Be ready. Be prepared. Just like you have an emergency kit for a hurricane or earthquake, be prepared for marriage. You are dealing with someone’s emotions, and he or she may have grown up differently than you have, and will have a different perspective. An innocent comment from you to a friend about your spouse may be seen as a betrayal by your spouse. “Why’d you mention that I snore / separate my peas from my carrots / put my left sock on before my right?” You must be ready to eat humble pie, as well. There’s a saying: “Do you want to be right or do you want to be married?” As a single, you did what you wanted, when you wanted, and didn’t have a care in the world. You answered to yourself (maybe your parents) but not anymore. Now someone you love thinks that you are making fun or gossiping about him or her to your friends. They may feel you think of them as a joke and that whatever they tell you, you will tell your friends while out shopping, working, or around the poker table. Be prepared to say, “I’m sorry” and “I didn’t think about it that way,” along with other similar phrases, during shanah rishonah. You must relearn how to live your life by including someone in your everyday mundane thoughts, and feel how they may feel if you say or do something they don’t understand. “What do you mean we are having quiche (or chicken or pizza) for supper? I thought we were having lamb chops. How can you not include me in a decision about what I am going to eat for dinner?” OR “I didn’t know I would have to let you know that I was making a few stops after work before I came home. I thought you’d understand when I didn’t show up at my usual time that I was running the errands we had discussed earlier in the week. I didn’t know I had to call and ask permission to go to the cleaners.” (By the way, it’s not “asking permission.” It’s called just letting the other person know what’s going on. Your spouse may be sitting at home waiting for you or worried that you aren’t home at your usual time and why you didn’t call.) There is a lot to get used to and to learn and to relearn. Do not kid yourself. Whether you are 20 or 50, you need to learn how to live with someone and how to make it work, Yes, there are a lot of tears shed in shanah rishonah, and a lot of “I’m sorry,” a lot of “I’ll try better next time” – even after several years of marriage. Even if someone had a wonderful marriage for 30 years and, for whatever reason, it comes to an end and one of the spouses remarries. They can’t treat the new spouse like they did the previous one! Again, the person needs to relearn and adjust to living with this new spouse.

I have also heard that it is harder to marry someone when they are “older” because they are more “set in their ways.” That’s the phrase I always hear: “She/he is set in her/his way. Who knows if he (or she) wants to change?” That may be true, but the “old” single still wants to get married and merge his or her life with another. Don’t let that hold you back from redting a shidduch to an older, more mature single. Someone doesn’t deserve a mate because he or she reached the age of 52? And you don’t think they can learn not to leave underwear on the floor until laundry day? Or they are so set in their mindset that they won’t go see a Rom-Com if they are a thriller type of person? Come on! Stop it! Yes, people are set in their ways. My 14-month-old is set in his ways and loves our morning routine. When the routine is changed, due to lack of time or some other reason, he starts to tantrum. Does this mean I can’t set him up later in life? I think the analogy is a perfect one, so don’t pooh-pooh it. As time passes, a person evolves, changes, and adapts to change.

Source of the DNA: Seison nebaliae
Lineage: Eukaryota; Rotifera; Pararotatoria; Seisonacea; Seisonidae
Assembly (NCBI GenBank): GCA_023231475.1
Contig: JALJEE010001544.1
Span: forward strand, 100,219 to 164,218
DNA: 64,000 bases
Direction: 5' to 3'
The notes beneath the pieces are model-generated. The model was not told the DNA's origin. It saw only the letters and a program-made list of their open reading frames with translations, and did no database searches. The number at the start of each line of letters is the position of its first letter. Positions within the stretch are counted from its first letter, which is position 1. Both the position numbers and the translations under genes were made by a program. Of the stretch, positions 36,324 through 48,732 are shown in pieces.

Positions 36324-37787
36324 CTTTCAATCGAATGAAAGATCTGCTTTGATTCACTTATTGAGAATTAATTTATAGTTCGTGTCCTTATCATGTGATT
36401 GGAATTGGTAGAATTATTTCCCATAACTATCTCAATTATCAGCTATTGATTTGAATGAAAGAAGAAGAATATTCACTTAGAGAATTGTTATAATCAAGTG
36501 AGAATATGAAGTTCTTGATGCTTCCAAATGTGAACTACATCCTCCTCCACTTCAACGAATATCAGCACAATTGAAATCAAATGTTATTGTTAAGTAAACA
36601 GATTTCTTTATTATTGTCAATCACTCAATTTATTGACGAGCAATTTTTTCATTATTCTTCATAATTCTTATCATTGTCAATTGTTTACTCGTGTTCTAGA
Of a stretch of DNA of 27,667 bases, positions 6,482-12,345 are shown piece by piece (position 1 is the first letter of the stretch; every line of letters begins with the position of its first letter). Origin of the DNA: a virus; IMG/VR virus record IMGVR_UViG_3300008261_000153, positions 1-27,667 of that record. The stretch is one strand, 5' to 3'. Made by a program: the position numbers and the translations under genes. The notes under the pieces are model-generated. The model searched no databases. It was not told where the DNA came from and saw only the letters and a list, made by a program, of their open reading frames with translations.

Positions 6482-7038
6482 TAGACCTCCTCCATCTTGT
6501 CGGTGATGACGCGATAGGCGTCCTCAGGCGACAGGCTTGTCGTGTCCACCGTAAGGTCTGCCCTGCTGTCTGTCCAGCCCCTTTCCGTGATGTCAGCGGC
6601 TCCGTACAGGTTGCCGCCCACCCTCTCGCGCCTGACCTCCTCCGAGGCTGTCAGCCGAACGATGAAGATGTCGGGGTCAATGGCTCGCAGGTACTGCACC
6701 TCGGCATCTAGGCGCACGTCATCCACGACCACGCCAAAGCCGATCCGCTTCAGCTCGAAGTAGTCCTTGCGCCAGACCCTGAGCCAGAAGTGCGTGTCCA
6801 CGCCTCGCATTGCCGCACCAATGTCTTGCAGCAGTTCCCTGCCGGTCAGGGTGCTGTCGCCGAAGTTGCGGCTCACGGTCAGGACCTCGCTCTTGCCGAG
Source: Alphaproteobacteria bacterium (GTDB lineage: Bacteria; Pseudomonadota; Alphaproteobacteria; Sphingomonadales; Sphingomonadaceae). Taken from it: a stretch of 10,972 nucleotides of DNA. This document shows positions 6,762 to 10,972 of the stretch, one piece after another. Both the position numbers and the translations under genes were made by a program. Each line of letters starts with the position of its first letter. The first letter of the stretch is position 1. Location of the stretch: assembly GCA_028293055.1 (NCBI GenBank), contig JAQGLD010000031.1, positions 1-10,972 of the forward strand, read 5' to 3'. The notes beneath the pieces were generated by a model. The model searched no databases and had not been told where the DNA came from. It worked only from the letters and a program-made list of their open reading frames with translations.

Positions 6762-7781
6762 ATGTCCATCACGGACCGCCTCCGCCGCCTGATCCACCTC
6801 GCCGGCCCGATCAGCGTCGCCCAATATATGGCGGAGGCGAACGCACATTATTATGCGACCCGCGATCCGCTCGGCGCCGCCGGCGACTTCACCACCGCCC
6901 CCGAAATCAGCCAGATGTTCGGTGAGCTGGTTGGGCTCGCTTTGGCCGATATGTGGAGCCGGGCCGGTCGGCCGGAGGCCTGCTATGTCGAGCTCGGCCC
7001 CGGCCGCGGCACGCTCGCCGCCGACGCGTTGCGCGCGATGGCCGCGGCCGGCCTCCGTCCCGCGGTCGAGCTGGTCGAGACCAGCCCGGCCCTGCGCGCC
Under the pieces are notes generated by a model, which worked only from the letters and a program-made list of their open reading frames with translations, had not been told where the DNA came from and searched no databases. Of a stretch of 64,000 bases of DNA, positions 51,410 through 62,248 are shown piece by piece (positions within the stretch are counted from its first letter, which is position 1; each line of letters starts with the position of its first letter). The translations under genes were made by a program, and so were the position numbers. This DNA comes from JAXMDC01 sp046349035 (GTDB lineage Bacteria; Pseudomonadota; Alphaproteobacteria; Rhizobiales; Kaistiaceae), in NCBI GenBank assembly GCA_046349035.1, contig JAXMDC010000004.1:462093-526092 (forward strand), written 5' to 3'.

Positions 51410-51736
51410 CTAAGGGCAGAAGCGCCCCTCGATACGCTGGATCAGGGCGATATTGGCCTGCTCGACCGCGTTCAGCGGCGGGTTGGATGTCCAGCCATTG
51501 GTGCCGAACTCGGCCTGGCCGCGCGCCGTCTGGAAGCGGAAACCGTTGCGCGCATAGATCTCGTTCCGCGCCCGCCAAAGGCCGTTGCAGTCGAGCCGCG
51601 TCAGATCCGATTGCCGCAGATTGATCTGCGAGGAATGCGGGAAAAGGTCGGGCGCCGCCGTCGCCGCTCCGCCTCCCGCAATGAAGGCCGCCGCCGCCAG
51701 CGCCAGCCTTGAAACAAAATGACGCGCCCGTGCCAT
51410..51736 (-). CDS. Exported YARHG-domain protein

I am not at all warning people against marriage. I’m just trying to prepare you for marriage. The kallah or chasan teacher doesn’t teach everything in order to have a happy and successful marriage. You need to learn and sometimes learn the hard way of how to navigate through life with your spouse. There are ups and downs in life. That is a fact, along with death and taxes. You all need to know and to think about that when you are on your sweet dinner dates or in a rowboat in Central Park with someone you are considering spending your life with; is the person someone who will support you through good and bad? Also, ask if you can support this person, as well – or if you would want to be there for him or her through the bad times. Look beyond the physicality of the person. Look at the character of the person. Can you weather a storm with this person? Can the person weather the storm with you? Will he or she cut and run when things get tough – because they will get tough. These are just as important to think about when you look at the person’s yichus and when you ask if the mother wears a tichel or sheitel or (gasp!) a snood while lighting Shabbos candles. I’m trying to give you the right tools. I’d be doing an injustice if I didn’t give you all a heads-up. Friends help friends. I want to help you marry the person who is right for you in every way.

Wow. I strayed from my main topic. Yes, I still have a lot of balls in the air, but I have a spouse who is supportive of me and aids and assists when necessary, and even when I don’t even think it’s necessary. He doesn’t want me to get to the breaking point because, if I break, he’s broken as well. Our family will be affected. It is because of his help (and Yaakov, Naftali, and those who contacted me) that Goldy has returned. I learned a lesson. I thought I could handle all on my own and when it got to be too much, I gave up something that I love because that was the only choice I saw. I should have had more faith in my support team to help me carry the load.

I’m glad to say, “Hatzlachah to you all.”

Goldy Krantz  is an LMSW and a lifelong Queens resident, guest lecturer, and author of the shidduch dating book, The Best of My Worst and children’s book Where Has Zaidy Gone? She can be contacted at This email address is being protected from spambots. You need JavaScript enabled to view it.